Three Tales has all the signatures of Reich's style: constant, rhythmically syncopated pulses; phased melodies (where one melodic line gradually drifts out of sync); fast allegro-like rhythms played over slower, lower ground rhythms (reminiscent of baroque technique); and musical momentum achieved through regularly shifting tonalities. To these it adds elements characteristic of his music from the last two decades: the use of "found sound" and, especially, speech melody. The work's sound world is the familiar Reich palette: a small ensemble of strings and a large ensemble of percussion (including piano and sampling keyboards) with an emphasis on vibraphones and marimbas.
Hindenburg, which opens the work, is the shortest of the tales; even so, it feels the least integrated. It begins amid images of the burning wreckage of the airship as three tenors sing in canon the phrase "It could not have been a technical matter." Reich employs phrases from WLS radio reporter Herb Morrison's eye-witness account, which at one point he stretches into a series of aurally unpleasant whines. (He manages to resist using Morrison's famous cry "Oh, the humanity!") "Nibelung Zeppelin," for orchestra alone, depicts the construction of the Hindenburg. Metallic percussion hammers in hallmark "Reichian" syncopation over images of men climbing the unfinished skeleton of the zeppelin. The last section of Hindenburg is the most effective: the three tenors sing a fiendishly complicated close canon on the words "Captain Ernst Lehmann gasped, ‘I couldn't understand it...'"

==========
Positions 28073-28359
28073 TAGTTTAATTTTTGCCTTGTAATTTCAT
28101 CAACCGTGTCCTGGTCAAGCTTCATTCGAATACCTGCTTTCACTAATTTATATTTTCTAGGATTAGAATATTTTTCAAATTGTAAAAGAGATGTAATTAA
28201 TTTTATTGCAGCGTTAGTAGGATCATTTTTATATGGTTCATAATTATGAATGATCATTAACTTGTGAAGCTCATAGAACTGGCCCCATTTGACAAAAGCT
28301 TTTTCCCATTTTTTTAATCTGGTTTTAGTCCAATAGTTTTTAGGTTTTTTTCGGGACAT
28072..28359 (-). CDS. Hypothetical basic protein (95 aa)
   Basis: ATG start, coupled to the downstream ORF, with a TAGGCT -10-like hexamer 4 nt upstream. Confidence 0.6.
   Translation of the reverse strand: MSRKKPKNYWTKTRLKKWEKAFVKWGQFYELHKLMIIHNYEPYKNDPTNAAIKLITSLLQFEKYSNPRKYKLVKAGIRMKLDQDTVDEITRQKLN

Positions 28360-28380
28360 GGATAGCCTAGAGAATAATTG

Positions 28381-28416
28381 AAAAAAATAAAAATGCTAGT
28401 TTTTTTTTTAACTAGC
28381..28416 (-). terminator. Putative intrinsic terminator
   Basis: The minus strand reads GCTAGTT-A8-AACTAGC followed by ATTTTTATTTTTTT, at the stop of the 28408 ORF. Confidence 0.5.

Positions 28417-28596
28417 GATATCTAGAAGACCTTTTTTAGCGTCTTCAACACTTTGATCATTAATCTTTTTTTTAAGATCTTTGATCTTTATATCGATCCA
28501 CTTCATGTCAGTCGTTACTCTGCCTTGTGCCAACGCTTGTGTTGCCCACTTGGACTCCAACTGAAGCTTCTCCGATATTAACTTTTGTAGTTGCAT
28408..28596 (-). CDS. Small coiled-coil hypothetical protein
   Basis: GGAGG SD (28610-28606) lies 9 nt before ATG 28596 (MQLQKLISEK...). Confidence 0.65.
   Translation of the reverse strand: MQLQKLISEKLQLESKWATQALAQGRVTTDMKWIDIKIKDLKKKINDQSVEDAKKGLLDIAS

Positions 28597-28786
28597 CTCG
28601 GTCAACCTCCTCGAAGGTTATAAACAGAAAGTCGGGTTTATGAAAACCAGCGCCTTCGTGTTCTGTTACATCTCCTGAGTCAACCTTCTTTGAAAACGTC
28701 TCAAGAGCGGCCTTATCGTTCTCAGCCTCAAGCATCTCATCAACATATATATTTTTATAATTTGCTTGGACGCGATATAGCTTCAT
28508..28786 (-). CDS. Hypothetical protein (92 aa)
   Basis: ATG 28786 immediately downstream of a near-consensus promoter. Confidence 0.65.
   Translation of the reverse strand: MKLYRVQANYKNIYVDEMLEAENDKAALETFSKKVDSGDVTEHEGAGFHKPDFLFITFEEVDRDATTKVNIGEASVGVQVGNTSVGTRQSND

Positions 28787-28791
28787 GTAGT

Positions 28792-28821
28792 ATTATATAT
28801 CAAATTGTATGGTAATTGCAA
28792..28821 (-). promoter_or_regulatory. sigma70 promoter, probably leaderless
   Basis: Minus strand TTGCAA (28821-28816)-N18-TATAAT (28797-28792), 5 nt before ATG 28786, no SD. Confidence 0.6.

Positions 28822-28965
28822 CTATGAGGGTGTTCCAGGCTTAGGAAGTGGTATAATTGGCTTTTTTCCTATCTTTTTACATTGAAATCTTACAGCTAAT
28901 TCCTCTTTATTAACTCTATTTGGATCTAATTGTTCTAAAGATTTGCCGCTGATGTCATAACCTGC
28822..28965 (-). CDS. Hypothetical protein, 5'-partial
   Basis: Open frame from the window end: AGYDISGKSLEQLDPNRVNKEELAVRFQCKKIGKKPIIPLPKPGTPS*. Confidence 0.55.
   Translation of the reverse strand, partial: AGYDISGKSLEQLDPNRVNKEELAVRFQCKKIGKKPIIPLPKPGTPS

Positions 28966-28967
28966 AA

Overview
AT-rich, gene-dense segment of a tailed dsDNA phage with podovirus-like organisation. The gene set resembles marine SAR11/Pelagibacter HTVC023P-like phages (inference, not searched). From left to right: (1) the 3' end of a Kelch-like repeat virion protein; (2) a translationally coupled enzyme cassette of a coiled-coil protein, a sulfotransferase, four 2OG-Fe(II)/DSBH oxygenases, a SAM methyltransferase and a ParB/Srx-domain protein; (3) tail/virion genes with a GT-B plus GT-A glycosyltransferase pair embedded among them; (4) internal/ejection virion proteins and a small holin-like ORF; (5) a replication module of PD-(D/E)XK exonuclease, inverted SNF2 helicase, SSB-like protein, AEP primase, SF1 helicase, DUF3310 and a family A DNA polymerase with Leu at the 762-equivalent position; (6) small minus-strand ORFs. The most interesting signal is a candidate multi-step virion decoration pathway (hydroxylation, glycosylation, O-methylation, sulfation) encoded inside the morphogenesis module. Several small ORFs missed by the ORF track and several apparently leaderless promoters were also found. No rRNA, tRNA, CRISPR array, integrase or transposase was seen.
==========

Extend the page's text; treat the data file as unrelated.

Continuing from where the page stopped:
The second tale, Bikini, is the best proof of the success of Reich and Korot's merging of music and picture. On CD without images this section lags and feels disjointed. It seems a bit heavy-handed as we hear the literal tick-tock of a metronome counting down the moments to the atomic blast, though it's unclear what is happening from section to section. But on the DVD, we see how cleverly Reich and Korot play music, image, and text against each other. The documentary footage shows the evacuation of the Bikini islanders and the preparations on board abandoned target ships to measure the explosion. At one point, sheep are literally led to slaughter as they are pinned into cages above deck. On the deck of a gliding battleship Korot superimposes a long building with a low-slung roof that suddenly becomes familiar: an anti-Noah's Ark. In an invigorating exercise in musical and verbal counterpoint, the screen flashes the Genesis command "Be fruitful and multiply" while three tenors sing excerpts from articles in the New York Times — the century's secular Bible — explaining how the blast will gauge the effects of the explosion "on metal, flesh, air and water." Korot electronically alters the images of the islanders preparing for evacuations, softening their textures so that they remind us of painter Paul Gauguin's idyllic inhabitants of a Polynesian Eden. But against these images the tenors first sing of a mushroom cloud resembling "a giant tree" and then, quoting the account of Paradise in Genesis, sing of "the fruits of the Tree of Knowledge." The accelerated tempos of the sections "On the ships" and "In the air" are contrasted by "The atoll," where slow, elegiac chorales depict the expulsion of the Bikini islanders from their paradise. Rather like opera or popular song, where reading the lyrics without the music is usually a literary letdown, on paper this might sound clichéd; but musically and visually it is powerful.